Chloride circulation in a lowland catchment and the formulation of transport by travel time distributions
Article first published online: 5 AUG 2013
©2013. American Geophysical Union. All Rights Reserved.
Water Resources Research
Volume 49, Issue 8, pages 4619–4632, August 2013
How to Cite
2013), Chloride circulation in a lowland catchment and the formulation of transport by travel time distributions, Water Resour. Res., 49, 4619–4632, doi:10.1002/wrcr.20309., , , , and (
- Issue published online: 23 SEP 2013
- Article first published online: 5 AUG 2013
- Accepted manuscript online: 17 MAY 2013 12:13AM EST
- Manuscript Accepted: 13 MAY 2013
- Manuscript Revised: 10 MAY 2013
- Manuscript Received: 20 JAN 2013
- SNF-FNS . Grant Numbers: 200021-124930/1 , 200021-135241
- travel time distributions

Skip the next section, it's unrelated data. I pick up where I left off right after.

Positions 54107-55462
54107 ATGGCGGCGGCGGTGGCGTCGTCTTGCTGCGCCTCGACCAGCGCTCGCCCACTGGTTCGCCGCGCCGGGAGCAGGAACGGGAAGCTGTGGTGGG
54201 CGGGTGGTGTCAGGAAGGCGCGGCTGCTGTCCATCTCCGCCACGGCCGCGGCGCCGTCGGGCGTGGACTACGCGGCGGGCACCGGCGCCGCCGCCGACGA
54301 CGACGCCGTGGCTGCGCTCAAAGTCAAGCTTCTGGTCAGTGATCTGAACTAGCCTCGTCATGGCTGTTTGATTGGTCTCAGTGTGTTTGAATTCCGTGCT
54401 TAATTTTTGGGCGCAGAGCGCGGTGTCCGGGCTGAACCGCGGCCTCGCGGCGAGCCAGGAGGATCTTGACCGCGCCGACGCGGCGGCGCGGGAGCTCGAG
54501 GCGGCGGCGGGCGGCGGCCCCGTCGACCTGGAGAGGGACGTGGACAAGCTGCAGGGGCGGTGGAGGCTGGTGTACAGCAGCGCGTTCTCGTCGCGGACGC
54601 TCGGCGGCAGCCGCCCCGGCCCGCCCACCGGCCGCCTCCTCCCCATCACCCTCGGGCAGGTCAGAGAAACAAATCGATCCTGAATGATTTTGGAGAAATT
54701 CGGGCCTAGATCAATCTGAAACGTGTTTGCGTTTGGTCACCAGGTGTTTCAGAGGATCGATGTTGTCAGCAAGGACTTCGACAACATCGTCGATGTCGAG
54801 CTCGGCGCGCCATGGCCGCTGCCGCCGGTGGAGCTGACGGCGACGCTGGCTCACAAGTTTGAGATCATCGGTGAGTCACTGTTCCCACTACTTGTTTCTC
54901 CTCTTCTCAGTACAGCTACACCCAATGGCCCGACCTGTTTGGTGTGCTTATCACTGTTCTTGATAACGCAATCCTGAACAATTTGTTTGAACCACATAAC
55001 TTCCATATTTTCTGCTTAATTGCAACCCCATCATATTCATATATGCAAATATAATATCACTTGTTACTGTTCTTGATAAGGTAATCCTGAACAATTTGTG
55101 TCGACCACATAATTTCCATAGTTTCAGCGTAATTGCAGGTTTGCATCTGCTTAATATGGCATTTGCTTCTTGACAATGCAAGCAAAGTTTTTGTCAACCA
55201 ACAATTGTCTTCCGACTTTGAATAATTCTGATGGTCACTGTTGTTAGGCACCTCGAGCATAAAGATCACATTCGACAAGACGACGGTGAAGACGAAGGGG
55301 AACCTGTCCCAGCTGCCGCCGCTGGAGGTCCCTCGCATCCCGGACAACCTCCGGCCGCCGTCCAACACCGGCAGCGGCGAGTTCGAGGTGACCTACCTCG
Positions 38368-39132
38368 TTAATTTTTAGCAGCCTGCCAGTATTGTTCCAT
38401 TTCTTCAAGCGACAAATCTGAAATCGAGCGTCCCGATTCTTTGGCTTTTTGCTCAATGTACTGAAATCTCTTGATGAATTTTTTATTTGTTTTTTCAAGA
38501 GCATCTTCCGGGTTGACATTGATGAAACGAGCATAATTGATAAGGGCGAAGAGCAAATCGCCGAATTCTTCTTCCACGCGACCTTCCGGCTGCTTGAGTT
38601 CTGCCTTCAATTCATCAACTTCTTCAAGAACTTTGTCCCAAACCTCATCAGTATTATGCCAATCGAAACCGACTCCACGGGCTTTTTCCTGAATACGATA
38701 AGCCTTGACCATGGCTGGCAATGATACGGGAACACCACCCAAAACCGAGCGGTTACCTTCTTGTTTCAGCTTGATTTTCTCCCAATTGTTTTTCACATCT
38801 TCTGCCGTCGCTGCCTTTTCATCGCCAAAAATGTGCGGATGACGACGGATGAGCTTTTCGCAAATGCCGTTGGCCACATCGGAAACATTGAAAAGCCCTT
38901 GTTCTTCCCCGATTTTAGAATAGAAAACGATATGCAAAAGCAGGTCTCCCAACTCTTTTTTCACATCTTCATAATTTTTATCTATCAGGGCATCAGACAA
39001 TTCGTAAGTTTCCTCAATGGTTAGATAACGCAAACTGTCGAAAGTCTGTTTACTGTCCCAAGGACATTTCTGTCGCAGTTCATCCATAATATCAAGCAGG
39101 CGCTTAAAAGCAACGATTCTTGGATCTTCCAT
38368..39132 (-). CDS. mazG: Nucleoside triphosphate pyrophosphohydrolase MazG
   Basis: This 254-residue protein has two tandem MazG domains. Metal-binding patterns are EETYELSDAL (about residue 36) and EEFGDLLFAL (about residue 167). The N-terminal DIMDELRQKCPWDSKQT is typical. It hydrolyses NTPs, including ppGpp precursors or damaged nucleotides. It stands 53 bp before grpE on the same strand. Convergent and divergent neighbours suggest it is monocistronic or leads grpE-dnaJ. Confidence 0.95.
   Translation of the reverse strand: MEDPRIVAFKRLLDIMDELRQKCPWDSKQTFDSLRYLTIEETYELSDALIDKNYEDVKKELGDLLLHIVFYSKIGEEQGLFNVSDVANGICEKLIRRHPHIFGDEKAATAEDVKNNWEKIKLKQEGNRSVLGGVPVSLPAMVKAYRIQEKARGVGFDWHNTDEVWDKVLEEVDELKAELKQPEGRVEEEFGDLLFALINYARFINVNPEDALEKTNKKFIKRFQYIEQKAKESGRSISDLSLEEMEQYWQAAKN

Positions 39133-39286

Travel times are fundamental catchment descriptors that blend key information about storage, geochemistry, flow pathways and sources of water into a coherent mathematical framework. Here we analyze travel time distributions (TTDs) (and related attributes) estimated on the basis of the extensive hydrochemical information available for the Hupsel Brook lowland catchment in the Netherlands. The relevance of the work is perceived to lie in the general importance of characterizing nonstationary TTDs to capture catchment transport properties, here chloride flux concentrations at the basin outlet. The relative roles of evapotranspiration, water storage dynamics, hydrologic pathways and mass sources/sinks are discussed. Different hydrochemical models are tested and ranked, providing compelling examples of the improved process understanding achieved through coupled calibration of flow and transport processes. The ability of the model to reproduce measured flux concentrations is shown to lie mostly in the description of nonstationarities of TTDs at multiple time scales, including short-term fluctuations induced by soil moisture dynamics in the root zone and long-term seasonal dynamics. Our results prove reliable and suggest, for instance, that drastically reducing fertilization loads for one or more years would not result in significant permanent decreases in average solute concentrations in the Hupsel runoff because of the long memory shown by the system. Through comparison of field and theoretical evidence, our results highlight, unambiguously, the basic transport mechanisms operating in the catchment at hand, with a view to general applications.